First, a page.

Tips for Navigating Menopause and Sleep
For many women, menopause becomes the ultimate sleep challenge. And that loss of sleep can leave you feeling fatigued, confused and mighty irritable the next day, raising your risk of injuries and certain health conditions like high blood pressure, heart disease, diabetes and even obesity, according to the Mayo Clinic.
In his book, Sleep for Success, James Maas reports that 66 percent of women around menopause complain of difficulty falling asleep and staying asleep. But there are some things women can do to help themselves sleep better.
During sleep, hot flashes can create intense sweating, known as night sweats. While they decline over time, they can linger for 10 years or more—although on the average, they last for three to five years, according to the North American Menopause Society.
To Sleep Better: Your temperature may be rising, but dressing light in moisture-wicking fabrics can help you beat the heat. Dressing in layers may be an option for women whose body temperature unpredictably fluctuates, says Harvard Health Publications. Keeping your bedroom cool (between 65 and 68 degrees F.) and well-ventilated can go a long way toward keeping your cool during that sudden heat surge. Another tip: Become buddies with bedding that breathes, like Lyocell pillowcases.
You wake multiple times each night with a loud snort or choking sound. Your breathing pauses or becomes shallow, sending you in and out of deep sleep. The North American Menopause Society reports that sleep apnea is more likely to occur midlife in women.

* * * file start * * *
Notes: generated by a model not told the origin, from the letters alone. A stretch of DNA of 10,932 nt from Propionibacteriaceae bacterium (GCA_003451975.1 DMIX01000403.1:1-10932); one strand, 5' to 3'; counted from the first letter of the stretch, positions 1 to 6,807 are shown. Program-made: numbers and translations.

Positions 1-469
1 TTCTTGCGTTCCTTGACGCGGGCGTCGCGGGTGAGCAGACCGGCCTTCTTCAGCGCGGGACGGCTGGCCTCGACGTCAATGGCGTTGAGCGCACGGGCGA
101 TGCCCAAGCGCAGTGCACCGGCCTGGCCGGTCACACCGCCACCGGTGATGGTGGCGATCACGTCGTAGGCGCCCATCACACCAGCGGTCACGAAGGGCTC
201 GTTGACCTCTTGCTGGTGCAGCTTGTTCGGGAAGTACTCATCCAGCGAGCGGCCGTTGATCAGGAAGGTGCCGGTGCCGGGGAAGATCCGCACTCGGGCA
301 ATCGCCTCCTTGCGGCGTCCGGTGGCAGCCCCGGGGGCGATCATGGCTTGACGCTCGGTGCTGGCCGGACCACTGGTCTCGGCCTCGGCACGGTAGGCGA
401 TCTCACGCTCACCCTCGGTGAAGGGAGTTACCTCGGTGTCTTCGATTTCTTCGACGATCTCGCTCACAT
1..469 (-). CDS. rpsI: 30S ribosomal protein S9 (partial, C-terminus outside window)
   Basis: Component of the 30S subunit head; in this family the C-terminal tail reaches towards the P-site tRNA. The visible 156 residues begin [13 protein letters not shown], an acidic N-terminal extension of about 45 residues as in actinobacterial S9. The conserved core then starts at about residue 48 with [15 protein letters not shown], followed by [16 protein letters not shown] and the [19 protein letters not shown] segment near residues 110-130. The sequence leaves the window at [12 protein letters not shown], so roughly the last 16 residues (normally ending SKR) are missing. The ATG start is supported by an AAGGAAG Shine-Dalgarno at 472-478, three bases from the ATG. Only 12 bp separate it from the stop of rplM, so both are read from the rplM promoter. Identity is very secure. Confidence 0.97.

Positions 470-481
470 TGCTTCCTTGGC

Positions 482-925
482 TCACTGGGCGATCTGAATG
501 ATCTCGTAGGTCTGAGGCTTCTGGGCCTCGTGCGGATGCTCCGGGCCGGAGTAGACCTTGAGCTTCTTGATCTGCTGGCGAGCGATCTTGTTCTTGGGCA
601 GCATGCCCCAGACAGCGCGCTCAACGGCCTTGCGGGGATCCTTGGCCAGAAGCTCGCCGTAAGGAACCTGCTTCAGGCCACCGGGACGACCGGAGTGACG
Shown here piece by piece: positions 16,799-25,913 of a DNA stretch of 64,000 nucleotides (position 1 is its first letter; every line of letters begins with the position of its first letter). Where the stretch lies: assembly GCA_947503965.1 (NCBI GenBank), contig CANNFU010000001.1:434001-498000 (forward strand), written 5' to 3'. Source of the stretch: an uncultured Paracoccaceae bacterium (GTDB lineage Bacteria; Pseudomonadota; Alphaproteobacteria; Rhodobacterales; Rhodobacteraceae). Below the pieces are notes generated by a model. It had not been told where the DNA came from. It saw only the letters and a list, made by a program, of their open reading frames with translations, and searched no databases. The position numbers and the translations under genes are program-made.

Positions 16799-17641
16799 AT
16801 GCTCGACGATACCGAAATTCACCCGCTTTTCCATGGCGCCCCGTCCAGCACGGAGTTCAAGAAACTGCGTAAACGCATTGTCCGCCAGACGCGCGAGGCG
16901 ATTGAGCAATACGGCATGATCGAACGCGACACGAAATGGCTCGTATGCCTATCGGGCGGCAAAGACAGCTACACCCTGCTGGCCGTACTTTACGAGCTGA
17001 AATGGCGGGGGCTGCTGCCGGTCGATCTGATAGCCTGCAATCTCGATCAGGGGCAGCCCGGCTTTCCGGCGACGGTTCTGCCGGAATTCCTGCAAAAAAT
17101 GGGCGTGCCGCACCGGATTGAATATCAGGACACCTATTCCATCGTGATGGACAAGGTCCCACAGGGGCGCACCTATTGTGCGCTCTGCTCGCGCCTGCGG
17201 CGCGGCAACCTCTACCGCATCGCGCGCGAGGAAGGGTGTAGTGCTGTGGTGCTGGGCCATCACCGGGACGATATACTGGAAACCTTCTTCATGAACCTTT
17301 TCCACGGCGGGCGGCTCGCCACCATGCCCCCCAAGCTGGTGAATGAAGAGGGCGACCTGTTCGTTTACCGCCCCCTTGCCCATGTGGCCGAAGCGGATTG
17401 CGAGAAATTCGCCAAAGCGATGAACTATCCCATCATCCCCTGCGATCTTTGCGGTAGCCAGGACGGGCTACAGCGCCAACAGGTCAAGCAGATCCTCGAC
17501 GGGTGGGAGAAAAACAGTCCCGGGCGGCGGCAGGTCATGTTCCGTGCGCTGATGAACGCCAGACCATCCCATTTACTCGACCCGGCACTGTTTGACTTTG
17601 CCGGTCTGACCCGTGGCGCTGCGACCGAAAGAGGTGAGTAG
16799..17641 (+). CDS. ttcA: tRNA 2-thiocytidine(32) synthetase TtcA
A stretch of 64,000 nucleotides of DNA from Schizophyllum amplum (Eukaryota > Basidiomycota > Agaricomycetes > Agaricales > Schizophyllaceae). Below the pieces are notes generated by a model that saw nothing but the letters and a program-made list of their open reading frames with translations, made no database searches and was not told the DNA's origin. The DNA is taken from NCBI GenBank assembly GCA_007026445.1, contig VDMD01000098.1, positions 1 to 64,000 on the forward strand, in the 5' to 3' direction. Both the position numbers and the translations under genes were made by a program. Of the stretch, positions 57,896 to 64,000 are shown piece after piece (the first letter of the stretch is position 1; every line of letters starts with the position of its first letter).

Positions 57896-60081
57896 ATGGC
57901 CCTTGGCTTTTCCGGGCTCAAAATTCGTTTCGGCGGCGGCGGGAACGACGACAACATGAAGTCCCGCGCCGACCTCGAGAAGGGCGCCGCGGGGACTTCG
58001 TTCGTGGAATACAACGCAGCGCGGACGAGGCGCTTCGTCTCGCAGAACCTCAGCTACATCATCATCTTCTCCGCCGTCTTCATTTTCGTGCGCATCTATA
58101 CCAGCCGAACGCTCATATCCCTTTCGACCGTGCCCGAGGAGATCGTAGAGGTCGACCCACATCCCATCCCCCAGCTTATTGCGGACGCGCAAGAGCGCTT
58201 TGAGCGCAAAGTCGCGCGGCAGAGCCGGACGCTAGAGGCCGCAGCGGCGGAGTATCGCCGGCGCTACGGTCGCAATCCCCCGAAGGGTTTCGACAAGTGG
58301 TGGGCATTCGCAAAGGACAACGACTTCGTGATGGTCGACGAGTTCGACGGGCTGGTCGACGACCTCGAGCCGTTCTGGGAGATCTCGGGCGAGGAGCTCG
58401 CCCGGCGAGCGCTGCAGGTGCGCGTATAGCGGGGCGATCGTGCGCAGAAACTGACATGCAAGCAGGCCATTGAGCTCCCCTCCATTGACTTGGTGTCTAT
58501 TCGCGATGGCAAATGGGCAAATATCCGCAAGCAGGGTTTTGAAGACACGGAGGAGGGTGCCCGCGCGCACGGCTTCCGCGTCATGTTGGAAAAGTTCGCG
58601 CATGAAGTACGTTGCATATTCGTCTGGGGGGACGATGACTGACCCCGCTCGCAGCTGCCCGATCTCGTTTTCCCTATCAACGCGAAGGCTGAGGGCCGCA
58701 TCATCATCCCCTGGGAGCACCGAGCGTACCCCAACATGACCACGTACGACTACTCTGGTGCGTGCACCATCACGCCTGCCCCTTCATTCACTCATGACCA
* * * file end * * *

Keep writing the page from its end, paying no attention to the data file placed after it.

To Sleep Better: If you’re dragging in the morning, or your partner confides that you’ve been making some strange and disturbing sounds during the night, sleep apnea may be a culprit. Consider a sleep study, the only test that can diagnose the problem.
Your frayed nerves can easily lead to insomnia, and it’s not uncommon during menopause to suffer from mood disorders, especially depression and anxiety, as reported in a study published in the Journal of Clinical Sleep Medicine.
To Sleep Better: Before bed, relax and unwind with some yoga or meditation. Or ask your partner for a massage, which can be a nice sleep-enhancer. A small study in the Journal of Holistic Nursing found that just three minutes of a slow back massage helped women get an extra 36 minutes of sleep compared to women who didn’t get the hand’s-on treatment. Hormone replacement therapy has also been used to treat insomnia in menopausal women.
Women might wake up to use the bathroom more frequently, especially during menopause, according to the Cleveland Clinic. Nocturia, which becomes more common with aging and menopause, makes it difficult to have a normal sleep cycle, notes the clinic.
To Sleep Better: Empty your bladder before you turn in for the night. In the evening, limit your consumption of liquids, especially alcohol, coffee and any other caffeinated beverages.
With these tips, menopause may not have to mean saying goodbye to a good night’s sleep.
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